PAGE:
IDEAS home Printed from
   My bibliography  Save this paper

Two Stock Portfolio Choice with Capital Gain Taxes and Short Sales


  • Michael Gallmeyer
  • Ron Kaniel
  • Stathis Tompaidis


In this paper, we study the consumption-portfolio problem of an investor who faces realized capital gain taxes in a two stock setting with short sales. The investor finances consumption and a time of death bequest by trading in a money market and two stocks that he can short sell subject to margin constraints and a shorting the box restriction. When the correlation between the two stocks is low, the investor's optimal strategy is similar to the case of one risky asset with the notable exceptions that the investor may optimally hold an undiversified equity position. At higher levels of correlation, tax trading costs lead to significantly different trading strategies. With short sale restrictions, it is common for the investor to hold an undiversified equity portfolio. With short selling, the trading strategy is dramatically different. The investor is induced to short equity under two different incentives. The first incentive is an imperfect form of shorting the box used to reduce the aggregate equity exposure while the second incentive is a trading flexibility strategy. Under the trading flexibility incentive, the investor shorts stock while holding a positive aggregate equity position even when the current portfolio has no embedded gains. By doing so, the investor uses the tax loss selling option embedded in the short position to offset gains in the larger long stock position when rebalancing. This trading flexibility incentive also leads to the investor holding less equity when older in contrast to the two stock case with no short sales and the previously studied one stock case.

Suggested Citation

  • Michael Gallmeyer & Ron Kaniel & Stathis Tompaidis, "undated". "Two Stock Portfolio Choice with Capital Gain Taxes and Short Sales," GSIA Working Papers 2001-E21, Carnegie Mellon University, Tepper School of Business.
  • Handle: RePEc:cmu:gsiawp:994085549

    Download full text from publisher

    File URL:
    Download Restriction: no

    References listed on IDEAS

    1. Eckhard Platen & Martin Schweizer, 1998. "On Feedback Effects from Hedging Derivatives," Mathematical Finance, Wiley Blackwell, vol. 8(1), pages 67-84.
    2. Cuoco, Domenico & Cvitanic, Jaksa, 1998. "Optimal consumption choices for a 'large' investor," Journal of Economic Dynamics and Control, Elsevier, vol. 22(3), pages 401-436, March.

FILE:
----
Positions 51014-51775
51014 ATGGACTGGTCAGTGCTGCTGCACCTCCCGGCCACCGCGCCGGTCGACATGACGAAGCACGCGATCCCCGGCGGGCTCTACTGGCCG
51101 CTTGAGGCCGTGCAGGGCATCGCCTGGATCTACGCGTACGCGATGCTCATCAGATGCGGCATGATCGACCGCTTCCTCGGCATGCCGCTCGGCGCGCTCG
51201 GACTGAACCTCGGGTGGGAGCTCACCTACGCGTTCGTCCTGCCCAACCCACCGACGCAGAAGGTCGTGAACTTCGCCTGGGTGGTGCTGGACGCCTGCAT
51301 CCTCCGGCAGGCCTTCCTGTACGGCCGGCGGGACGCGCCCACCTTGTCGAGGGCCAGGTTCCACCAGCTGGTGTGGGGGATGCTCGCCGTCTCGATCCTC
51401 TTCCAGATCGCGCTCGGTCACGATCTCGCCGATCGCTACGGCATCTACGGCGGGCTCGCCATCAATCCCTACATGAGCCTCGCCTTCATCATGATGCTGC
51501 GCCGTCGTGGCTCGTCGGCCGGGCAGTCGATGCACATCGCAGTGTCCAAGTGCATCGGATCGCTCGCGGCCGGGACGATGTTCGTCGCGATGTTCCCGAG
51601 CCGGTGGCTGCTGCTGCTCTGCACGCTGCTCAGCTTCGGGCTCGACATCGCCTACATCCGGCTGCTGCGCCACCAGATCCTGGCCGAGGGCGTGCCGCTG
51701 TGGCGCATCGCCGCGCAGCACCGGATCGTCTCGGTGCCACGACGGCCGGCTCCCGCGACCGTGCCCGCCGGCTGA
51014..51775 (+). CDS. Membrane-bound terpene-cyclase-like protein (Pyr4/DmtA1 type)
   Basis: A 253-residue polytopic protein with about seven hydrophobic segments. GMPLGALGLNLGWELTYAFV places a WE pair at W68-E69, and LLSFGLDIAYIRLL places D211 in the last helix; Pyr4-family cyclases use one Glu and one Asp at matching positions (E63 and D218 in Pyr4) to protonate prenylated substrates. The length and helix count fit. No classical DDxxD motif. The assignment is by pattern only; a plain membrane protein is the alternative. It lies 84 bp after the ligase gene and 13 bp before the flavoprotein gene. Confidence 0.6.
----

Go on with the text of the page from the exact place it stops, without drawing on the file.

3. Robert A. Jarrow, 2008. "Derivative Security Markets, Market Manipulation, and Option Pricing Theory," World Scientific Book Chapters,in: Financial Derivatives Pricing Selected Works of Robert Jarrow, chapter 7, pages 131-151 World Scientific Publishing Co. Pte. Ltd..
    4. Hasbrouck, Joel, 1991. "The Summary Informativeness of Stock Trades: An Econometric Analysis," Review of Financial Studies, Society for Financial Studies, vol. 4(3), pages 571-595.
    5. Black, Fischer & Scholes, Myron S, 1973. "The Pricing of Options and Corporate Liabilities," Journal of Political Economy, University of Chicago Press, vol. 81(3), pages 637-654, May-June.
    Full references (including those not matched with items on IDEAS)

    More about this item

    NEP fields

    This paper has been announced in the following NEP Reports:


    Access and download statistics


    All material on this site has been provided by the respective publishers and authors. You can help correct errors and omissions. When requesting a correction, please mention this item's handle: RePEc:cmu:gsiawp:994085549. See general information about how to correct material in RePEc.

    For technical questions regarding this item, or to correct its authors, title, abstract, bibliographic or download information, contact: (Steve Spear). General contact details of provider: .

    If you have authored this item and are not yet registered with RePEc, we encourage you to do it here. This allows to link your profile to this item. It also allows you to accept potential citations to this item that we are uncertain about.

    We have no references for this item. You can help adding them by using this form .

    If you know of missing items citing this one, you can help us creating those links by adding the relevant references in the same way as above, for each refering item. If you are a registered author of this item, you may also want to check the "citations" tab in your RePEc Author Service profile, as there may be some citations waiting for confirmation.

    Please note that corrections may take a couple of weeks to filter through the various RePEc services.

    IDEAS is a RePEc service hosted by the Research Division of the Federal Reserve Bank of St. Louis . RePEc uses bibliographic data supplied by the respective publishers.